Water insolubility is one of the major disadvantages of quantum dots that make them unsuitable for biological and medical applications.
Quantum dots made water-soluble by a coating can, in turn, be combined with polymers and be coupled to other quantum dots
To overcome this drawback, scientists at the Singapore-based A*STAR agency and at the MESA+ Institute for Nanotechnology of the University of Twente have created a coating that makes the nano-scale light sources soluble in water.
Thus with the help of the coating, quantum dots can now be utilized within the human body, and even within living cells. In addition to enhancing solubility in water, the novel coating allows other molecules to bind on its surface, thus the coated quantum dots are now capable of binding with certain types of cells like tumour cells.
The scientists have reported about their coating material in the Nature Protocols journal. The research work is a joint study between the Institute of Materials Research and Engineering of the A*STAR agency and the MESA+ Institute for Nanotechnology of the University of Twente.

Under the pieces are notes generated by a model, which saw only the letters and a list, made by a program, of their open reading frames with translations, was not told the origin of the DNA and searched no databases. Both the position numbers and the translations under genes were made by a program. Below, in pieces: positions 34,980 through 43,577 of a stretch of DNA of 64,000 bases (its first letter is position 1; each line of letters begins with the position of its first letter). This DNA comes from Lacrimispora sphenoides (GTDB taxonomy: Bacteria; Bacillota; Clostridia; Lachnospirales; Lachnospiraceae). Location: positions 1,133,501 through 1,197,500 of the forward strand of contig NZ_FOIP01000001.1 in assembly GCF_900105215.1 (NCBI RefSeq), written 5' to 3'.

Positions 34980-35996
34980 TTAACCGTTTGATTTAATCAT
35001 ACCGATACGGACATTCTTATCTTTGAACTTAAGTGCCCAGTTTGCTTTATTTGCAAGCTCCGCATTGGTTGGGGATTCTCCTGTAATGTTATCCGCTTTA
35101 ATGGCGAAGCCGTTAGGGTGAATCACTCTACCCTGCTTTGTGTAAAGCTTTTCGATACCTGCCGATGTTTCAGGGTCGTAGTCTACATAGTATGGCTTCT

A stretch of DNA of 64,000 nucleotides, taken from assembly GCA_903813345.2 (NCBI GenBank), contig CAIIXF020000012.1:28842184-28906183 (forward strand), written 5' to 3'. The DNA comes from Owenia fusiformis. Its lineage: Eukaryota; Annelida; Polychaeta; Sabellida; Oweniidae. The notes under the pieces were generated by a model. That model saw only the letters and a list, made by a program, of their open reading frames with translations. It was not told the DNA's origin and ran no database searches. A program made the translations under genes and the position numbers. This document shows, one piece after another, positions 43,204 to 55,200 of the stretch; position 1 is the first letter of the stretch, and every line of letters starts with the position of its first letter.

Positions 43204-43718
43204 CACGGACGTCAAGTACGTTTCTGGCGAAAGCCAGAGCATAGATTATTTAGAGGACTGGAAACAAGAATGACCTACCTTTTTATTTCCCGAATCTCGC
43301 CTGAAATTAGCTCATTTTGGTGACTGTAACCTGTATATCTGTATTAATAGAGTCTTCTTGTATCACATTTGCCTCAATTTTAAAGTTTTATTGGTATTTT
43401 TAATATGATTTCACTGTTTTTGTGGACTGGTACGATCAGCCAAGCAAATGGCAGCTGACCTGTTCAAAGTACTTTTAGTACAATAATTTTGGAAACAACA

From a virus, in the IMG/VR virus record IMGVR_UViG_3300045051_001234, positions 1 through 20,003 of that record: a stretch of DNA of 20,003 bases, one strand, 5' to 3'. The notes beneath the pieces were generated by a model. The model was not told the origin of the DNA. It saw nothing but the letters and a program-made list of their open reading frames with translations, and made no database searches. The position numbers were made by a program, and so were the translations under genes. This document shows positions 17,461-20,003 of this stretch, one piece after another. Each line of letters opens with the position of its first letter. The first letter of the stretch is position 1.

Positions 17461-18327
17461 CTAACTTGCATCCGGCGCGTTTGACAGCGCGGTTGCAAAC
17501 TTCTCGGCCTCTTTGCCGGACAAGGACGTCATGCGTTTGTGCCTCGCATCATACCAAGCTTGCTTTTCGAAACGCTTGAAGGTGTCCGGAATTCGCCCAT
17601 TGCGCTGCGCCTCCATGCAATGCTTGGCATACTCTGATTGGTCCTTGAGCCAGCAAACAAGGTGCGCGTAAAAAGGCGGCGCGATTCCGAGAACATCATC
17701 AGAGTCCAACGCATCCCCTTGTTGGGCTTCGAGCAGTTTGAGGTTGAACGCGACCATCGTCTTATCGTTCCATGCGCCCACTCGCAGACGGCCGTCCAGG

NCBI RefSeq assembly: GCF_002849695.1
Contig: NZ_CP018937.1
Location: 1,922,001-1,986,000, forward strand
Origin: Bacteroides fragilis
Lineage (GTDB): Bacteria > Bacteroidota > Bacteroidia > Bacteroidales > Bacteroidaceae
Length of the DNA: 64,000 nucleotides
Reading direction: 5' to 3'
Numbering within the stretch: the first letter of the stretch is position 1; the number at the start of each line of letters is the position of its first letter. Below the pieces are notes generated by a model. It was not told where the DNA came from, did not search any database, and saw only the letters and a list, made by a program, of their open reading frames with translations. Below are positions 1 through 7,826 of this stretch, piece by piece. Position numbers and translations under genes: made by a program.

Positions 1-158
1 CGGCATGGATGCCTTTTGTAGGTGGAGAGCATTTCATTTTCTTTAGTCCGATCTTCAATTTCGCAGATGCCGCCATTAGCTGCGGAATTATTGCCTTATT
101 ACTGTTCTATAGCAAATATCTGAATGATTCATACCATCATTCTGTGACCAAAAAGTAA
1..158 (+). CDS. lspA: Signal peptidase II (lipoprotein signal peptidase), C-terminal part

Quantum dots are a better choice compared to fluorescent tags that are being used for investigating biological processes. The semiconductor nanostructures release long-lasting bright lights with different colors that vary with the quantum dots’ size. Quantum dots were earlier not suitable for utilization in living organisms for several causes, including their toxicity.
The scientists have developed a polymer coating with both hydrophilic and hydrophobic properties called an amphiphilic coating. The hydrophobic end of the polymer material is bonded to the surface of the quantum dots, while its hydrophilic side enables the quantum dots to exhibit water solubility properties. The coating covers the quantum dot surface via a self-assembly process and has less impact on the light-emitting properties of the quantum dots.